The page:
Jakhar pitches it as referendum on SAD-BJP regime, age-old issues

  • Aarish Chhabra, Hindustan Times, Abohar/Malout
  • Updated: Apr 24, 2014 10:25 IST

The world has changed a lot since 1996 when he lost his debut electoral contest, but the politics here remains the same. As Sunil Kumar Jakhar, 60, leader of opposition in the Punjab assembly, campaigns in another bid for the Lok Sabha from Ferozepur, you could well mistake it for an assembly contest as he turns the pitch into a referendum on the SAD-BJP regime.

We board his Innova at Abohar around 8am, a 15-minute drive from his village Panjkosi. A stain on the kurta says breakfast was hurried, but it’s impolite to ask.

The 60-year-old three-time MLA, who is still referred to as a “youth leader”, mentions foremost that the schedule involves villages in the Akali stronghold of Malout, one of nine assembly segments in Ferozepur.

“This was the prestige of Mrs Surender Kaur Badal, [wife of CM Parkash Singh Badal]. Since she has passed away, the CM has been campaigning here more actively.” On his legacy — father Balram Jakhar won here in 1980 — he insists: “Two generations have passed since! Every election is different.”

Near Malout, ex-MLA Nathu Ram gets in, we swerve into Virk Khera village, and the atmosphere gets charged. The stage is the front of a haveli, and women sit on the sidelines.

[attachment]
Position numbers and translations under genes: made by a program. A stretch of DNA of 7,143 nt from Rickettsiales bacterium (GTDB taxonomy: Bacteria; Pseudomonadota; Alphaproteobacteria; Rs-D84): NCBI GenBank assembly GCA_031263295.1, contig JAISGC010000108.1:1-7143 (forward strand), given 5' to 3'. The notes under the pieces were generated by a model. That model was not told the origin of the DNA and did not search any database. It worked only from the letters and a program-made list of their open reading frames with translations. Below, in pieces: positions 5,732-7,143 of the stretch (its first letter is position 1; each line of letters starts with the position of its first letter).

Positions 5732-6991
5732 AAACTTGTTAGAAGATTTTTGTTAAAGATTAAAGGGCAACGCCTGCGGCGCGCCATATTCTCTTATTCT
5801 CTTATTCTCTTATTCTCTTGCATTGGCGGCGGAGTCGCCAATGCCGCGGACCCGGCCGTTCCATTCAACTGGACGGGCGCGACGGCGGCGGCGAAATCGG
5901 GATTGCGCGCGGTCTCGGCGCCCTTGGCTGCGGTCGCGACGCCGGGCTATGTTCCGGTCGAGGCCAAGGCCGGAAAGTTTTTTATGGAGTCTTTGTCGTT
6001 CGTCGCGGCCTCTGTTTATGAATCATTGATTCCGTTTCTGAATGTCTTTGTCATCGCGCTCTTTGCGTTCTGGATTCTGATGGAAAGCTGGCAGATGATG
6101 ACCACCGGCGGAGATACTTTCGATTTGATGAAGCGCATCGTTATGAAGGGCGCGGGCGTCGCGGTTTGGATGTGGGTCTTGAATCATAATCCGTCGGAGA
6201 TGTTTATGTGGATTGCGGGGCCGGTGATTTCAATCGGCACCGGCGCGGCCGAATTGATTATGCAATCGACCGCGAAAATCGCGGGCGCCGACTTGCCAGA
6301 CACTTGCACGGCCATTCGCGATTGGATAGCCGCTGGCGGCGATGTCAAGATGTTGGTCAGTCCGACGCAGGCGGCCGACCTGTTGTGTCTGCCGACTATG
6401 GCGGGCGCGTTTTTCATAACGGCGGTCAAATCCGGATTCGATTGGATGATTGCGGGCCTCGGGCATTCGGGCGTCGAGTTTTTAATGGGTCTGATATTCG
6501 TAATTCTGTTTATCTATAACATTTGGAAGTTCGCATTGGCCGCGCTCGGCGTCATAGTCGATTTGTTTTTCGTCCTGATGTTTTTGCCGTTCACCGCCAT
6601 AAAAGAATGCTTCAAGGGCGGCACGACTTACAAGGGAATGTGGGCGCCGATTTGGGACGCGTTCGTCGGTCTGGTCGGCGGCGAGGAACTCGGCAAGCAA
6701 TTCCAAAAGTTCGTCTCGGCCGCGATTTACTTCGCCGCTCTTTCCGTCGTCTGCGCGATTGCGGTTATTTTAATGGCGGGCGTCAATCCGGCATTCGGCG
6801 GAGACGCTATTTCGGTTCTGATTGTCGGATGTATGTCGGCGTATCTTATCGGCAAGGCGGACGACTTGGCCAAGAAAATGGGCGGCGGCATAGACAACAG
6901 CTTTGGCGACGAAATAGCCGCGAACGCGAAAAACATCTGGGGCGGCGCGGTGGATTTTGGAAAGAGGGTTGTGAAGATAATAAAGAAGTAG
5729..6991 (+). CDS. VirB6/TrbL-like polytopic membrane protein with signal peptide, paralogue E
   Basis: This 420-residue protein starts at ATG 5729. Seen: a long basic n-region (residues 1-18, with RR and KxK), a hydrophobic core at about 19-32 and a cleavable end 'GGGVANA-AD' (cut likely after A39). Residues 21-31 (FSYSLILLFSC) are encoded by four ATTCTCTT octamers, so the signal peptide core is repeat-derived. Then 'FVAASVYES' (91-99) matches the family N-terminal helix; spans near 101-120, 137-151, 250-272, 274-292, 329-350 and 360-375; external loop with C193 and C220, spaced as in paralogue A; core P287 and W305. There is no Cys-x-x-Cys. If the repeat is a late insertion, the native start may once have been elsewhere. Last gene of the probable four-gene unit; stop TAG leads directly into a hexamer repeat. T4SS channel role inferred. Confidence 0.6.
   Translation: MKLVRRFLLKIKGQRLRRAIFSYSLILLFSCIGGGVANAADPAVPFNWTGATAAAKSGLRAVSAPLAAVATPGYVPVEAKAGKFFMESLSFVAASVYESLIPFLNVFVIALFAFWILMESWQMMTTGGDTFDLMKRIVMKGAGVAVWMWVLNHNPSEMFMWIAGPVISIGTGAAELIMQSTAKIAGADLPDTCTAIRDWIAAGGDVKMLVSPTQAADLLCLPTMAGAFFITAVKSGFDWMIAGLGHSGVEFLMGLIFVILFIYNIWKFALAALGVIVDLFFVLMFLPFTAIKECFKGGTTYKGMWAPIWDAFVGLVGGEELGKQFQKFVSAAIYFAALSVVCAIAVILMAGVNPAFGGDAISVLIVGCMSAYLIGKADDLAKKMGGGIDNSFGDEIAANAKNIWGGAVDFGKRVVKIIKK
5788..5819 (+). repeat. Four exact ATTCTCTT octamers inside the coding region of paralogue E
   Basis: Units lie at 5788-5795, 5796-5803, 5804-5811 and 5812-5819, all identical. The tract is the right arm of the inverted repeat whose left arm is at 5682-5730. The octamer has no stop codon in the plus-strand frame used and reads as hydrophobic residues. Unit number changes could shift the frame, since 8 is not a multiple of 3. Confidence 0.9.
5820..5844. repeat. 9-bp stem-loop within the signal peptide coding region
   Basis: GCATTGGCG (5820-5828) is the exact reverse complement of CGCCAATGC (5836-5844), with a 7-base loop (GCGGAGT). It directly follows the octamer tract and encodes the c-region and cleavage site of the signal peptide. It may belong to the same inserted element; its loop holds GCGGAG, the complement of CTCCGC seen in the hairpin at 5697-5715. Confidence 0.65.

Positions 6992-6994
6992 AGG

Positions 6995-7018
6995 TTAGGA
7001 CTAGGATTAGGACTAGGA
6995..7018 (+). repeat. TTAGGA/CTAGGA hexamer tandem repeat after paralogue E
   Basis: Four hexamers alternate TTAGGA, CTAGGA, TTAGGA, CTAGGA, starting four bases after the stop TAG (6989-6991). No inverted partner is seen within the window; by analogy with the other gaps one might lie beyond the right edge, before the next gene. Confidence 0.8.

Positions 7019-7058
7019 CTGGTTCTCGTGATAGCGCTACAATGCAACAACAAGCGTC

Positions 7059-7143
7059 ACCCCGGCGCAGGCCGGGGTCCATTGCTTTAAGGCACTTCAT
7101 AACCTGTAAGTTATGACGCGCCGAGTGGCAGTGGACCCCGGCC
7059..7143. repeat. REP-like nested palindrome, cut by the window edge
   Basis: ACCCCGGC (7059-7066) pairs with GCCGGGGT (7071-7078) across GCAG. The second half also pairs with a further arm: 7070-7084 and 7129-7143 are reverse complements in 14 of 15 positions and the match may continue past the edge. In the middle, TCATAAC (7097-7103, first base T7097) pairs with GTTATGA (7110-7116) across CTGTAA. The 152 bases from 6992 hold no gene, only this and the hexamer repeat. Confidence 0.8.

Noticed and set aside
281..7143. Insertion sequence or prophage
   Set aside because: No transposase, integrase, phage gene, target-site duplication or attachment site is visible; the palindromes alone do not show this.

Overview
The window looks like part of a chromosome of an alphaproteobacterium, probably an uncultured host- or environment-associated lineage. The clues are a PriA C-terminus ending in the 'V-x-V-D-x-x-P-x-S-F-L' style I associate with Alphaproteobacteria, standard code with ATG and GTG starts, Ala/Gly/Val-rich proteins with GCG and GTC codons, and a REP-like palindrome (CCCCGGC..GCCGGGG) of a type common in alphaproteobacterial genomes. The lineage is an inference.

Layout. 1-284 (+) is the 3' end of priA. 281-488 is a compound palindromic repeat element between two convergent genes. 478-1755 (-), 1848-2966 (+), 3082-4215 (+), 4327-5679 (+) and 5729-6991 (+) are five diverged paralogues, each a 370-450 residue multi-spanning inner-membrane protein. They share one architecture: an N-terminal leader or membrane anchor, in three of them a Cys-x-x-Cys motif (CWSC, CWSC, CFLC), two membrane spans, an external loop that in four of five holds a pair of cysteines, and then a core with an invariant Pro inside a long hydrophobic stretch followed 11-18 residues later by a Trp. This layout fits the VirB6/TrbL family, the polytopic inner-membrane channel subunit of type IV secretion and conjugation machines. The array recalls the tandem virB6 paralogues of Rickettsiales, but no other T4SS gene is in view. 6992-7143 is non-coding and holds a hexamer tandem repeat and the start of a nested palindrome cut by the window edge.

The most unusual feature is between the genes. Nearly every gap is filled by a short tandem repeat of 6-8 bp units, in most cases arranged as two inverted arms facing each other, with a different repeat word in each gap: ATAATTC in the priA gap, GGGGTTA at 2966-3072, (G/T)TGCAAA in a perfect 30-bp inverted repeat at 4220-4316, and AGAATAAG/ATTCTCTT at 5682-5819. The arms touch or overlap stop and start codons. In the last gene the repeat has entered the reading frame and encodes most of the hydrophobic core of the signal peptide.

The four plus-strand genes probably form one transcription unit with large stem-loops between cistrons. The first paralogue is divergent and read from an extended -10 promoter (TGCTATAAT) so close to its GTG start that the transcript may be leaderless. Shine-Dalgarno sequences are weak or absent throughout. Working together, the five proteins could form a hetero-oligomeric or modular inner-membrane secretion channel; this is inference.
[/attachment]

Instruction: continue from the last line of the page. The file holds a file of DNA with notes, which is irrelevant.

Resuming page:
Jakhar touches several women’s feet before taking the mike and starts talking about how his father had taught him that politics was “all about service”.

Then, he serves some rustic bites: “Tusi MP nahi vakeel karna hai, jeda tuhadi gal Parliament ch rakhe. Maada vakeel changa case haraa dinda hai (You are not electing an MP but hiring a lawyer. A bad lawyer can lose a good case).., Ena da ragda laa deo es vari (Decimate the SADBJP this time).”

He mentions non-payment of pensions and scholarships “despite crores from the Centre”, and refers to the CM’s sangat darshan (public hearings) as “daang (baton) darshan”.

Recalling the “great work” of Captain Amarinder Singh regime of the Congress, he criticises payment of “Rs 6 crore to Bollywood stars for a 6-minute performance” at the Kabaddi World Cup at Bathinda and the use of “Rs 4.5-lakh-an-hour” choppers by the SAD leadership.

He repeatedly mentions the neighbouring LS segment of Bathinda, where the CM’s daughter-in-law Harsimrat Kaur Badal is seeking re-election: “A judo player was raped near here, but no action was taken.

A girl was abducted from Faridkot and raped by Akali goons. This is the rule of fear.” Then he underlines the “deplorable condition” of Jalalabad, the segment of deputy CM Sukhbir Badal, seen as a Rai Sikh pocket loyal to SAD’s incumbent MP Sher Singh Ghubaya. Yet — true to his old-school style — never in his attack on the Badals does he venture beyond politics.

As for Ghubaya, Jakhar calls him “a non-speaking MP who mortgaged his zubaan (voice) to the Badals”, and recites a Surjit Bindrakhiya classic to define him: “Tu ni boldi, rakaane tu ni boldi… tere ch tera yaar bolda (Your voice is not yours but that of your lover).”

The next stop is Shergarh Gian Singh Wala, where the speech is global-desi: “This election is bagaawat (uprising) against the Akali regime. See what happened in Libya and Egypt! Akaliyan de halqa incharge nahin, hal kehoye incharge ne (SAD’s constituency incharges have gone rabid).”

He says later in the car: “I stayed in the US and Europe for several years. So sometimes the references are like that!”

Life abroad was about “doing nothing”. His wife is Swiss, lives in Delhi, and they have no children. “I like to be by myself and guard my personal life.”